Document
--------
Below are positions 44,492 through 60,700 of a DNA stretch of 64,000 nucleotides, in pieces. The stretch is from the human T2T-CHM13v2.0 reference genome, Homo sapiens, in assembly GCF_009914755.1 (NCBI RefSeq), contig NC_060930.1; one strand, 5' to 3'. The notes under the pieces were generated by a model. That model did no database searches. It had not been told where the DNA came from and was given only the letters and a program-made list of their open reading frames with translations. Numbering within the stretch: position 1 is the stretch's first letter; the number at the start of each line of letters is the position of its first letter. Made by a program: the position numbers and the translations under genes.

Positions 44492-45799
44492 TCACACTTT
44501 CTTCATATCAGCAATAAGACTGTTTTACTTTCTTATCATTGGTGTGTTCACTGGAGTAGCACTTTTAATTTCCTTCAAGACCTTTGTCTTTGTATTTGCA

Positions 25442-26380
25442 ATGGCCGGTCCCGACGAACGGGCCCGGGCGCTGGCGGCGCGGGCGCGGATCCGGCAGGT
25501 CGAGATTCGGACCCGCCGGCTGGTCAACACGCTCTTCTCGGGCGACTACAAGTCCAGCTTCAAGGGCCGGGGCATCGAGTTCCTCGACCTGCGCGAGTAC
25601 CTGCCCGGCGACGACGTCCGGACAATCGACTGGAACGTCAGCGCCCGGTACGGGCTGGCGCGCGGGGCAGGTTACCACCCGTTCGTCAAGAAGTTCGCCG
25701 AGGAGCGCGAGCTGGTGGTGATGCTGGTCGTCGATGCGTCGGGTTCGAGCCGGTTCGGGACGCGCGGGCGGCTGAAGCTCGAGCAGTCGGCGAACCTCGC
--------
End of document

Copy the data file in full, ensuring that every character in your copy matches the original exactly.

Below are positions 44,492 through 60,700 of a DNA stretch of 64,000 nucleotides, in pieces. The stretch is from the human T2T-CHM13v2.0 reference genome, Homo sapiens, in assembly GCF_009914755.1 (NCBI RefSeq), contig NC_060930.1; one strand, 5' to 3'. The notes under the pieces were generated by a model. That model did no database searches. It had not been told where the DNA came from and was given only the letters and a program-made list of their open reading frames with translations. Numbering within the stretch: position 1 is the stretch's first letter; the number at the start of each line of letters is the position of its first letter. Made by a program: the position numbers and the translations under genes.

Positions 44492-45799
44492 TCACACTTT
44501 CTTCATATCAGCAATAAGACTGTTTTACTTTCTTATCATTGGTGTGTTCACTGGAGTAGCACTTTTAATTTCCTTCAAGACCTTTGTCTTTGTATTTGCA

Positions 25442-26380
25442 ATGGCCGGTCCCGACGAACGGGCCCGGGCGCTGGCGGCGCGGGCGCGGATCCGGCAGGT
25501 CGAGATTCGGACCCGCCGGCTGGTCAACACGCTCTTCTCGGGCGACTACAAGTCCAGCTTCAAGGGCCGGGGCATCGAGTTCCTCGACCTGCGCGAGTAC
25601 CTGCCCGGCGACGACGTCCGGACAATCGACTGGAACGTCAGCGCCCGGTACGGGCTGGCGCGCGGGGCAGGTTACCACCCGTTCGTCAAGAAGTTCGCCG
25701 AGGAGCGCGAGCTGGTGGTGATGCTGGTCGTCGATGCGTCGGGTTCGAGCCGGTTCGGGACGCGCGGGCGGCTGAAGCTCGAGCAGTCGGCGAACCTCGC